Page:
Open Source article: BMC Infectious Diseases
BMC Infectious Diseases 2006, 6:130 doi:10.1186/1471-2334-6-130
This article is available from: http://www.biomedcentral.com/1471-2334/6/130
Conclusion: The most common nosocomial pathogens may well survive or persist on surfaces for
months and can thereby be a continuous source of transmission if no regular preventive surface
disinfection is performed.
Main Points: Most gram-positive bacteria, such as Enterococcus spp. (including VRE), Staphylococcus
aureus (including MRSA), or Streptococcus pyogenes, survive for months on dry surfaces. Many gram negative
species, such as Acinetobacter spp., Escherichia coli, Klebsiella spp., Pseudomonas aeruginosa,
Serratia marcescens, or Shigella spp., can also survive for months. A few others, such as Bordetella
pertussis, Haemophilus influenzae, Proteus vulgaris, or Vibrio cholerae, however, persist only for days.
Mycobacteria, including Mycobacterium tuberculosis, and spore-forming bacteria, including Clostridium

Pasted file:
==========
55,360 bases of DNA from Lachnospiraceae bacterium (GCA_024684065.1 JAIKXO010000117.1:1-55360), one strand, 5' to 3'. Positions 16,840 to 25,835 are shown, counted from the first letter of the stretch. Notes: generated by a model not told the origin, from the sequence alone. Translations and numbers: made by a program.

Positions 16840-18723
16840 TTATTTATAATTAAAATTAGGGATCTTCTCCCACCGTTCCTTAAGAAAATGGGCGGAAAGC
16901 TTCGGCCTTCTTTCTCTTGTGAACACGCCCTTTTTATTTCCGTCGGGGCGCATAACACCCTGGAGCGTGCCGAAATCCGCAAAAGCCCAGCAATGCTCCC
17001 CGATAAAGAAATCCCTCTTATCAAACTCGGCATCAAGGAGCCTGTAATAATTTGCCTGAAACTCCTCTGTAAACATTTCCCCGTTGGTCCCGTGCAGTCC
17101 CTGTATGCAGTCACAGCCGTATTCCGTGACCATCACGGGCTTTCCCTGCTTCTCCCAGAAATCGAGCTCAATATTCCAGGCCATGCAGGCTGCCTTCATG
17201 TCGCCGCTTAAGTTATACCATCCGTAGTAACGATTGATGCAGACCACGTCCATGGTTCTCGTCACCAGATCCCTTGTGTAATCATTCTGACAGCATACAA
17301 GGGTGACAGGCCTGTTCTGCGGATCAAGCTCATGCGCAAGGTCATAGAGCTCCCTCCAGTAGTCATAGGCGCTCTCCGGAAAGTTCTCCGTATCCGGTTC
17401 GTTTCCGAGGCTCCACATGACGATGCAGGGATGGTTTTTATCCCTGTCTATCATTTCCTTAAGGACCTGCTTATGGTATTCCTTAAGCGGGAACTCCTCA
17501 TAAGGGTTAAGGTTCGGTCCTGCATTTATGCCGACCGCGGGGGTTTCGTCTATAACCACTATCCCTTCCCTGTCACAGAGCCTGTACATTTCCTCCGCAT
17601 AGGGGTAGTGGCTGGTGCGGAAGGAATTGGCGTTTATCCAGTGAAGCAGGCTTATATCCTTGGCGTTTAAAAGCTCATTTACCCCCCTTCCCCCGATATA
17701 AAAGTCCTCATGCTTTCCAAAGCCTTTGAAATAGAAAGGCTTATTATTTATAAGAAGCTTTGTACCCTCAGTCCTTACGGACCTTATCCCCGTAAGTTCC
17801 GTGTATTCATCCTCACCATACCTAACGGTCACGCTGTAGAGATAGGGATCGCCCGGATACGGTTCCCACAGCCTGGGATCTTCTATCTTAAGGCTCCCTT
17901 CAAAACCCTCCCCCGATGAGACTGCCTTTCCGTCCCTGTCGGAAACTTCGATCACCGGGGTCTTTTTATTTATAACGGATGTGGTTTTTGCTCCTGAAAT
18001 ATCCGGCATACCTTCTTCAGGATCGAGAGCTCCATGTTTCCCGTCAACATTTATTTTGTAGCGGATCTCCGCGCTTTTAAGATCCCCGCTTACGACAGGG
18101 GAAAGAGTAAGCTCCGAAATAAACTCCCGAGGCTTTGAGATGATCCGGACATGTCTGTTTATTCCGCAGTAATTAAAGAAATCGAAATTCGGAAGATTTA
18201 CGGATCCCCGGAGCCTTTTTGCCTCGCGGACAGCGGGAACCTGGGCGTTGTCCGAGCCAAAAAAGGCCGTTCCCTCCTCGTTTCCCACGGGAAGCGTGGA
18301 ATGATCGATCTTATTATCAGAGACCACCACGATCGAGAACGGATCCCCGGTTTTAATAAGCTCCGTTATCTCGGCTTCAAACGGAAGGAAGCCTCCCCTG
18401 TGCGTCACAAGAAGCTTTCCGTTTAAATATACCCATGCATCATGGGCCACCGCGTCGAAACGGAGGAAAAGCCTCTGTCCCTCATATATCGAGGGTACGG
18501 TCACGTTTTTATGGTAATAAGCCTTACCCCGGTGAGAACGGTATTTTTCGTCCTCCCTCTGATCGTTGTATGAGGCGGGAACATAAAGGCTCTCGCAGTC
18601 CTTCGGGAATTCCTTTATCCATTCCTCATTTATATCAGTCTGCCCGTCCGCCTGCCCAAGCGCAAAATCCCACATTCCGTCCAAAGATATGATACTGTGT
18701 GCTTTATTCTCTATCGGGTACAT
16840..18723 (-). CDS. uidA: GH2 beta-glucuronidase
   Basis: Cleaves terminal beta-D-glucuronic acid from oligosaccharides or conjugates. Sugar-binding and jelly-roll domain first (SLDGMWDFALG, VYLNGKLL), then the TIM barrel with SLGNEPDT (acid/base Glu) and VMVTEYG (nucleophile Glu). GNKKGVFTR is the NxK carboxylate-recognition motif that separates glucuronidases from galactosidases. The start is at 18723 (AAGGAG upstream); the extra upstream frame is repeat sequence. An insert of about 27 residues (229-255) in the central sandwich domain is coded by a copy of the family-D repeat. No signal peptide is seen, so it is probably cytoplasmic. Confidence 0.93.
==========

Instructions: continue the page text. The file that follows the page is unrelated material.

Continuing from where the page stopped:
difficile, can also survive for months on surfaces. Candida albicans as the most important nosocomial
fungal pathogen can survive up to 4 months on surfaces. Persistence of other yeasts, such as
Torulopsis glabrata, was described to be similar (5 months) or shorter (Candida parapsilosis, 14 days).
Most viruses from the respiratory tract, such as corona, coxsackie, influenza, SARS or rhino virus, can
persist on surfaces for a few days. Viruses from the gastrointestinal tract, such as astrovirus, HAV,
polio- or rota virus, persist for approximately 2 months. Blood-borne viruses, such as HBV or HIV,
can persist for more than one week. Herpes viruses, such as CMV or HSV type 1 and 2, have been
shown to persist from only a few hours up to 7 days.